This will not end well.

Posted in civil rights, Democrats as cancer | 1 Comment »

In which Senator Carl Levin loses his mind

Posted by Charles II on November 29, 2011

I long ago accepted that most of the people in Washington had lost their minds and the rest were a bit wobbly on reality. I did not think that Carl Levin would be one of them. But read this and see if you don’t think that he has lost all sense of proportion. Also note that one Senator is standing up for sanity. From DemocracyNow:

AMY GOODMAN: The Senate could vote as early as Wednesday on a Pentagon spending bill that could usher in a radical expansion of indefinite detention under the U.S. government. A provision in the National Defense Authorization Act would authorize the military to jail anyone it considers a terrorism suspect anywhere in the world without charge or trial. The measure would effectively extend the definition of what’s considered the U.S. military’s battlefield to anywhere in the world, even the United States. The measure’s authors, Democratic Carl Levin of Michigan and Republican Senator John McCain of Arizona, have been campaigning for its passage in a bipartisan effort. But, the White House has issued a veto threat with backing from top officials including Defense Secretary Leon Panetta, Director of National Intelligence James clapper, an FBI Director Robert Mueller. The measure was inserted into the full military spending bill after the Armed Services Committee quietly approved it without a single public hearing. Now Democratic Senate Majority Leader Harry Reid has set Wednesday as a procedural vote day to advance the legislation. For more we’re joined by Daphne Eviatar, Senior Associate with the Law and Security Program at Human Rights First. On Monday, Human Rights First released a letter from 26 retired military leaders urging the Senate to vote against the measure as well as against a separate provision that would repeal the executive order banning torture. Daphne Eviatar joins us in the studio today. Welcome to Democracy Now!. Explain exactly what this legislation is about.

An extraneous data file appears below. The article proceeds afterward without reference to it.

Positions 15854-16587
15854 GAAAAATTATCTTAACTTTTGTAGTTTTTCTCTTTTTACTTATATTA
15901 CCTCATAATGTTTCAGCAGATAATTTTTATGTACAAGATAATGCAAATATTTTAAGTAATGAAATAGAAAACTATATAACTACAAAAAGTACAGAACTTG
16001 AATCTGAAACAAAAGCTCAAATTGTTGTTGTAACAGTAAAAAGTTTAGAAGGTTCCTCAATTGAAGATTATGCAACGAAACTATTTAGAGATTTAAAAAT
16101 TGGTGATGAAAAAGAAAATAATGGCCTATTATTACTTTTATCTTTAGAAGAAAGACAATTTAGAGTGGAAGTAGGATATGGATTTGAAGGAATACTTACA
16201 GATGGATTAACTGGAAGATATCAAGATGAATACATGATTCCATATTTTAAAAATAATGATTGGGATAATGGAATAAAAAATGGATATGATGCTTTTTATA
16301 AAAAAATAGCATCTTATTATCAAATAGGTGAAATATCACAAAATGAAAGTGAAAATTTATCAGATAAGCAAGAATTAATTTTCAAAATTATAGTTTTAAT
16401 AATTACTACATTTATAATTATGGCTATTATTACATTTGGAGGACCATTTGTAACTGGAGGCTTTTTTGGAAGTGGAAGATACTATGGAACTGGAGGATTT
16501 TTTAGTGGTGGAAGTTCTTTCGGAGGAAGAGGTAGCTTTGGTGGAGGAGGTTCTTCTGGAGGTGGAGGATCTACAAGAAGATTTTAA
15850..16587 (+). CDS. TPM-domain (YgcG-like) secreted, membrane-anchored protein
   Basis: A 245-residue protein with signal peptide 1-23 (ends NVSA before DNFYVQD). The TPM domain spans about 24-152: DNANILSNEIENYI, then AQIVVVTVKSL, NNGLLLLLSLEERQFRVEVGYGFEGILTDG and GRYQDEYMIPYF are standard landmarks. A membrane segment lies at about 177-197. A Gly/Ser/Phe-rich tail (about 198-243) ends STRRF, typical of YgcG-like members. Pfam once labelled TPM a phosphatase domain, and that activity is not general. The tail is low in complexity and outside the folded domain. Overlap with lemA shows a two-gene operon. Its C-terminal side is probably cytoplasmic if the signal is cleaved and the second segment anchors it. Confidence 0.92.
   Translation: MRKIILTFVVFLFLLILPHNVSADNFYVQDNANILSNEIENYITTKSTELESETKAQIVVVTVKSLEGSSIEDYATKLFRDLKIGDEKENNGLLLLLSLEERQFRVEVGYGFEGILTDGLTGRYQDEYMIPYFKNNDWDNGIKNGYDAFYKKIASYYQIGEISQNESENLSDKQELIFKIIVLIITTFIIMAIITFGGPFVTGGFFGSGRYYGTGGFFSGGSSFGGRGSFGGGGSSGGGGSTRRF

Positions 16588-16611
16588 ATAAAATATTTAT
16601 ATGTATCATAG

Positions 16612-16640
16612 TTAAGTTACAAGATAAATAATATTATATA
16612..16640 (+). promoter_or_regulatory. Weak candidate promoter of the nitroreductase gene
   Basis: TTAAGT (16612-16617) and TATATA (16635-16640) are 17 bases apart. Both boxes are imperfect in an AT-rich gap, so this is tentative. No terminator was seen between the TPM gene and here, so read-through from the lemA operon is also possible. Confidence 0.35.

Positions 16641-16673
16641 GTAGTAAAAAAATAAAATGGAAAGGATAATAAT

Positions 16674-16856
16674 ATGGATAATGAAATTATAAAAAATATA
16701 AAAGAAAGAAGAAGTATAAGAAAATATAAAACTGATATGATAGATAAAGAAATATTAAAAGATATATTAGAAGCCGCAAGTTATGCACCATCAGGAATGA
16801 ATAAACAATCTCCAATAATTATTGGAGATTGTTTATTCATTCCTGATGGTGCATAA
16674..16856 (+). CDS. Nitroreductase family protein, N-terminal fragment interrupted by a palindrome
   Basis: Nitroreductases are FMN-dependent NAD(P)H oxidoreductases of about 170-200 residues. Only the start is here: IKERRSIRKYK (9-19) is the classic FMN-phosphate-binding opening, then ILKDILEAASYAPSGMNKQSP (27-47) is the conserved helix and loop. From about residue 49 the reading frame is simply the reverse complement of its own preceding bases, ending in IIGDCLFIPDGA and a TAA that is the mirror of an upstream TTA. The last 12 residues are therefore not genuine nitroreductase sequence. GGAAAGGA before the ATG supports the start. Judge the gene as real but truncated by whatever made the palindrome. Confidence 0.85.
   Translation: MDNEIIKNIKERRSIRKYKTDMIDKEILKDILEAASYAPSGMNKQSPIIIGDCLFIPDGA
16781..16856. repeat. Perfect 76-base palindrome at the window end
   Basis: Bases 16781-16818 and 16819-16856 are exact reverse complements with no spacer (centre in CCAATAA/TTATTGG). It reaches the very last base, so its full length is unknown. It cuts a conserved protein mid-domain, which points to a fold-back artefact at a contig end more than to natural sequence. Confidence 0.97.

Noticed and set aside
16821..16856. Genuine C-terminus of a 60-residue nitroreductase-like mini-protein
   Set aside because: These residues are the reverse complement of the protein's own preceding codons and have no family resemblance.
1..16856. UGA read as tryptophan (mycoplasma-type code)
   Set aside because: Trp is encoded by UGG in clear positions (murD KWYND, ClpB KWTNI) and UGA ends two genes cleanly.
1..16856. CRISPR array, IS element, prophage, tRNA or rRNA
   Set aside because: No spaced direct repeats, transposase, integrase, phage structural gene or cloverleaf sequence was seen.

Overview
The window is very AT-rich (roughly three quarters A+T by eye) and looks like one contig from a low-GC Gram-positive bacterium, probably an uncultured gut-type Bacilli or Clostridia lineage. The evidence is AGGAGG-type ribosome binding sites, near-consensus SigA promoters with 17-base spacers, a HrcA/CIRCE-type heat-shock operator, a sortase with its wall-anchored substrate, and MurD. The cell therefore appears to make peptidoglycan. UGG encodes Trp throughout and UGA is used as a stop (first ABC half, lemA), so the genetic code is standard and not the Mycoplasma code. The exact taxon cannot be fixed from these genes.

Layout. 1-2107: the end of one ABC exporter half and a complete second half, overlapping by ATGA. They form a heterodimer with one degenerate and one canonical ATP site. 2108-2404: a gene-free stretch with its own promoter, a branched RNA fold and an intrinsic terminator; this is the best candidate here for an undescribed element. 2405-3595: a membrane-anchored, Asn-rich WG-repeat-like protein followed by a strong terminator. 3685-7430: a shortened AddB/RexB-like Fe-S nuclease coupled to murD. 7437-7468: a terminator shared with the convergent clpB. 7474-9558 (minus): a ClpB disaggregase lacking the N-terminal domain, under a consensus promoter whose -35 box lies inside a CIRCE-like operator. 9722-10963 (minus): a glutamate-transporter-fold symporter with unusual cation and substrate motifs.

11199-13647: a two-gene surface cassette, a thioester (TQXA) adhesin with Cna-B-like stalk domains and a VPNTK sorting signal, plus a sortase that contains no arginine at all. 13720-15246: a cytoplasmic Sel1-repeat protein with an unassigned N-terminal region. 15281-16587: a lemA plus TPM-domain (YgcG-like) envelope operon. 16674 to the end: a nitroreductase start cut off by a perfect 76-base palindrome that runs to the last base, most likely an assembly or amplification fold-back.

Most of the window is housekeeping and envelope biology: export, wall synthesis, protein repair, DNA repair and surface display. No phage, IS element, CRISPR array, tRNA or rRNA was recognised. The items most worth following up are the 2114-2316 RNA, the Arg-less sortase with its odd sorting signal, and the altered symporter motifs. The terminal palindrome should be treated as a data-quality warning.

DAPHNE EVIATAR: OK, first of all, the legislation is 680 pages long, and so one reason this has been able to get through so quietly is that the controversial provisions [Amendment 1107] are just three or four provisions within this huge package. The ones that we’re particularly concerned about, are for—-specifically the one you mentioned about creating a system of indefinite military detention within the United States by statute…

DAPHNE EVIATAR: … another very controversial provision in the bill and what the administration has particularly objected to, is the mandatory military custody provision which would say anyone suspected of terrorism in any way connected to Al Qaeda would have to be put into military custody. So, the government wouldn’t even have the option. So, all these FBI investigations that are thwarting terrorist attacks and local police investigations, immediately that would have to be turned over to the U.S. military, and that would become a military action here in the United States, on U.S. soil.

AMY GOODMAN: What about the [Mark, not Tom] Udall Amendment?

DAPHNE EVIATAR: The Udall Amendment would basically table this.

AMY GOODMAN: Who are the military leaders who have signed on to the letter that you released this week?

DAPHNE EVIATAR: Those are retired generals and admirals, very senior people. Many of the same people who stood behind President Obama when he signed an executive order on his second day in office banning the use of torture and closing the CIA’s secret prisons. So many of those same people are saying, you know what, this is not a good idea.